I never owned a black leather jacket when I was in junior high school or high school, but I did own a jacket that made me *think* I had one. I wanted to give the appearance of being “cool,” so I discovered that if I chewed gum, walked a certain way, and even bobbed my head just right, my simple black nylon jacket COULD give a slight appearance I was wearing a genuine black leather jacket.
I was walking home from school with a couple of friends one afternoon in the late 1950s, when another student came running toward us all. Looking at me only, he then told how a certain other kid “is looking to beat up some guy wearing a black leather jacket.”
Well, if you knew anything about me back then, I did the only thing you might have expected me to do. I looked at the helpful kid and remarked to him ever so boldly,”I’m going to do something about that right now!”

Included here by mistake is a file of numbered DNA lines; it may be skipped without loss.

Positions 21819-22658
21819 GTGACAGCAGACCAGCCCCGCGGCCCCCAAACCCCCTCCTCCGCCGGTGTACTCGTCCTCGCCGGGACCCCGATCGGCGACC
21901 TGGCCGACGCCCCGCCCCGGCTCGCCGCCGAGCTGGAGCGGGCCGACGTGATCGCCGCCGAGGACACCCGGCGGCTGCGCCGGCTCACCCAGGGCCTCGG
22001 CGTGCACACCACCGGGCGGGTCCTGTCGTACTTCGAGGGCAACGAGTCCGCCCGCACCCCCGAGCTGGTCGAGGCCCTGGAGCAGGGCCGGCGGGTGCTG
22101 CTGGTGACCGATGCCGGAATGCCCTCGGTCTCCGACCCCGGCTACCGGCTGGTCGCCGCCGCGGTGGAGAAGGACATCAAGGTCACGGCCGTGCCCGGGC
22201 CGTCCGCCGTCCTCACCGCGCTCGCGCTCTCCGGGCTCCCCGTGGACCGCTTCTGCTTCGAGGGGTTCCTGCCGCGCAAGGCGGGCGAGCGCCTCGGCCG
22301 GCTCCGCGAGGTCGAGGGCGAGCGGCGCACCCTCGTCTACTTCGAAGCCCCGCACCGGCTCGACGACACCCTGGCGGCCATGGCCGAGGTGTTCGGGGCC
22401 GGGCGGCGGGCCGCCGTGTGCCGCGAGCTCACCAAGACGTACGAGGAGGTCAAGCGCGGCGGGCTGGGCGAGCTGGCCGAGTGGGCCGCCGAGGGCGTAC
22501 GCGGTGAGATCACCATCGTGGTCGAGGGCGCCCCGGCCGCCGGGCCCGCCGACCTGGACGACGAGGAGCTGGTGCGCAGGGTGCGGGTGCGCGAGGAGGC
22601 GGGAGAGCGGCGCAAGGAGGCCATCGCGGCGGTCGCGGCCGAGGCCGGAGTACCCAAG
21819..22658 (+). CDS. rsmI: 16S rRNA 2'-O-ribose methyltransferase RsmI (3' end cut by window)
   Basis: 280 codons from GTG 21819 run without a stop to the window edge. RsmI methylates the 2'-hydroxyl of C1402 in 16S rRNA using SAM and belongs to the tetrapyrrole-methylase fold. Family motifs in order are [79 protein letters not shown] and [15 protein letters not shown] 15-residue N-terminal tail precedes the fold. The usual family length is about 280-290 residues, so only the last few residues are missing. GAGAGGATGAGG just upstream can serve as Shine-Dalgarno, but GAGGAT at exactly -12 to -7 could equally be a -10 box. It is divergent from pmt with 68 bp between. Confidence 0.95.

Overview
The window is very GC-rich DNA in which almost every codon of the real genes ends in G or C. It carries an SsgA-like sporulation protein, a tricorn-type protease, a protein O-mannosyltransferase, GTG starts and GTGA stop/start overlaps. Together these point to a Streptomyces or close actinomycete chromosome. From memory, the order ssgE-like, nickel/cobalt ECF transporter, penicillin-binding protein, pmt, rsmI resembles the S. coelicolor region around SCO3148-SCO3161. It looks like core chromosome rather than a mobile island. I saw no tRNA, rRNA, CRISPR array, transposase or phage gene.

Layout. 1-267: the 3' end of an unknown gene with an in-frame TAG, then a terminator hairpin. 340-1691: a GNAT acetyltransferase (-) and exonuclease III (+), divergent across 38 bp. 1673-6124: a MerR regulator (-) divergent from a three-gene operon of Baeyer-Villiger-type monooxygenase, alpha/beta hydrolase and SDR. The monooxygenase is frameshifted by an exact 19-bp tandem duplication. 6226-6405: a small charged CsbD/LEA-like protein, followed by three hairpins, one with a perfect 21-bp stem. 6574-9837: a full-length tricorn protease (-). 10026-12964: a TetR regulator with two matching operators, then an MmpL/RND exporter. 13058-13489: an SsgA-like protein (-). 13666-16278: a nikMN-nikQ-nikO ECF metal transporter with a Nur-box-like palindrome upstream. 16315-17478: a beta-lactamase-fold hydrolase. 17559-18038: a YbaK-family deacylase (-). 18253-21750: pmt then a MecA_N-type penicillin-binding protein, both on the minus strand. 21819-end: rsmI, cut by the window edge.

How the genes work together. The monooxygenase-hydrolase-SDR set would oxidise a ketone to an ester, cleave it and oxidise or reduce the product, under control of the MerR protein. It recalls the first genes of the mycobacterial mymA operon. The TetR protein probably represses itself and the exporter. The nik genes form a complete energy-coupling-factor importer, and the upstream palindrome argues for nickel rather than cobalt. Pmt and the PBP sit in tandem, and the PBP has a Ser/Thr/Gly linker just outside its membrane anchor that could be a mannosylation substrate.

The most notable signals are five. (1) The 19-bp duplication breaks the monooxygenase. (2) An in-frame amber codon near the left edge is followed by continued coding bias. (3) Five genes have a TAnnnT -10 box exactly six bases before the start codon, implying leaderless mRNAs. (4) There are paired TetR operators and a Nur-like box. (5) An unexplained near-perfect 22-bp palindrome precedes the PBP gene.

Without a moment’s hesitation, I removed my lightweight, reversible black nylon jacket, and I turned it inside out. With the bright red cotton side now visible on the outside, I put the jacket back on and wore the red side out all the way home. Fight avoided, or should I say, a black eye on me avoided!
I’m REALLY glad the mean kid didn’t see me and mistake my reversible black nylon jacket for a leather jacket. You see, my Mom and Dad raised more than just three hundred chickens in town that year. They raised 301.
As embarrassing as this situation is to me today, I was not the first one to ever duck out when a situation seemed too difficult to bear. I know the Bible doesn’t speak of ‘reversible jackets,’ but I am well aware it speaks of those who made bold claims for God, and then later switched to cowardly choices.